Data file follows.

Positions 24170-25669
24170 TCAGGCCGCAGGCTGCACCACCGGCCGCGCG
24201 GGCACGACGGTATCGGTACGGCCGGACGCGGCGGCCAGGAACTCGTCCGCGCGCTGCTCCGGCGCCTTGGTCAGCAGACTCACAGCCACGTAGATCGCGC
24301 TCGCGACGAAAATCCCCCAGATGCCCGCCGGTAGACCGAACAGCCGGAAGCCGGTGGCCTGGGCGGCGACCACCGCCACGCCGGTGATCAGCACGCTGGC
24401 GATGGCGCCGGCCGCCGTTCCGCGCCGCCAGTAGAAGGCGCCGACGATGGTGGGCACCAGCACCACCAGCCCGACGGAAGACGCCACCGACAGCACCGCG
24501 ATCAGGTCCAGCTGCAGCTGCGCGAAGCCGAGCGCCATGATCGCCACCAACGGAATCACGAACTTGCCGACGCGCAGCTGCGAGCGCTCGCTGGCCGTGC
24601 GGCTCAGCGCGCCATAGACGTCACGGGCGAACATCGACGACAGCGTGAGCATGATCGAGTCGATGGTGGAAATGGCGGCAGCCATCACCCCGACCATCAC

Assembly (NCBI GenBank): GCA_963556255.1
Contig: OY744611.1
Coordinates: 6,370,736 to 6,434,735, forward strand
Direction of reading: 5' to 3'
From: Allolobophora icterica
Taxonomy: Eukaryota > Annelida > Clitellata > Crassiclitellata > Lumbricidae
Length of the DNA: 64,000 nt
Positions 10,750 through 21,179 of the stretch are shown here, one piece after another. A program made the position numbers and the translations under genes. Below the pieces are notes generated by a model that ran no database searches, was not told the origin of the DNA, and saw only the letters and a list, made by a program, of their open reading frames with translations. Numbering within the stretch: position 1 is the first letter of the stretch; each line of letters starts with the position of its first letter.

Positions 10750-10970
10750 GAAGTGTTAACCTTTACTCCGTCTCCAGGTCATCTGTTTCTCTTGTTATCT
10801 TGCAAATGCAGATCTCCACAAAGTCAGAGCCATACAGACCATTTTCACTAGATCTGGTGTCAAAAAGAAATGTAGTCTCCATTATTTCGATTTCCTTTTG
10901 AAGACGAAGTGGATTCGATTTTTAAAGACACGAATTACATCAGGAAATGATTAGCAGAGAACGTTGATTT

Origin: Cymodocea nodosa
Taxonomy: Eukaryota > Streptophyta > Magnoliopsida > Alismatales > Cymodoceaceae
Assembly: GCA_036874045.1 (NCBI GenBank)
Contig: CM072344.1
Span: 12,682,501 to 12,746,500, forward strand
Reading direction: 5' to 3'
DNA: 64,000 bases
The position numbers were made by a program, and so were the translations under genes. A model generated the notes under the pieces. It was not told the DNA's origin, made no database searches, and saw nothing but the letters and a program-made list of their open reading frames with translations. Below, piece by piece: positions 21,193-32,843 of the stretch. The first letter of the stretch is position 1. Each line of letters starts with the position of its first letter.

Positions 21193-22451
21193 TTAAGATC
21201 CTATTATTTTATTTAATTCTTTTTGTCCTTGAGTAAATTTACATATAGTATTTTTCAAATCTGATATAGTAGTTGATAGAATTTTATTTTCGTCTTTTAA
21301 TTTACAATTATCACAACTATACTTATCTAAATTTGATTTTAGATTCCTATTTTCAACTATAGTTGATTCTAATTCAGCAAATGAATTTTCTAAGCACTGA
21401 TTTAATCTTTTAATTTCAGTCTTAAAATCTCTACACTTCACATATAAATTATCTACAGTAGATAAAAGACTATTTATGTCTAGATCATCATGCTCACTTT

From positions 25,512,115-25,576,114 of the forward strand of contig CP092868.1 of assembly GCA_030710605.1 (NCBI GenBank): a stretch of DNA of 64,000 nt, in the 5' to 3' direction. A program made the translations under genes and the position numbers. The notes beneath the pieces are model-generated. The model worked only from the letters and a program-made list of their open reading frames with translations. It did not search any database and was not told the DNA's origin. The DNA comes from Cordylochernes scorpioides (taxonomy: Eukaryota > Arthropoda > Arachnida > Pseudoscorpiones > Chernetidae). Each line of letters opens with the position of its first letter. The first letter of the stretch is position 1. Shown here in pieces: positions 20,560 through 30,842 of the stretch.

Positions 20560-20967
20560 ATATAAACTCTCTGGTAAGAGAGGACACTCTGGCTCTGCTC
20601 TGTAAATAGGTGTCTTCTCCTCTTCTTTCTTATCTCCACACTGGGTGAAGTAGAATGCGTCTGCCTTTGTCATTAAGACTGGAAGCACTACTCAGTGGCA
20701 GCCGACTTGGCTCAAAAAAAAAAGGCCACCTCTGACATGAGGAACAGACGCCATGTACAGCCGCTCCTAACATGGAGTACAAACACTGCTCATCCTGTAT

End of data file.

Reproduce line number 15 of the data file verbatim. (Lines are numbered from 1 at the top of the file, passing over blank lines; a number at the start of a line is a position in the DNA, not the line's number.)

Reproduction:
Positions 10,750 through 21,179 of the stretch are shown here, one piece after another. A program made the position numbers and the translations under genes. Below the pieces are notes generated by a model that ran no database searches, was not told the origin of the DNA, and saw only the letters and a list, made by a program, of their open reading frames with translations. Numbering within the stretch: position 1 is the first letter of the stretch; each line of letters starts with the position of its first letter.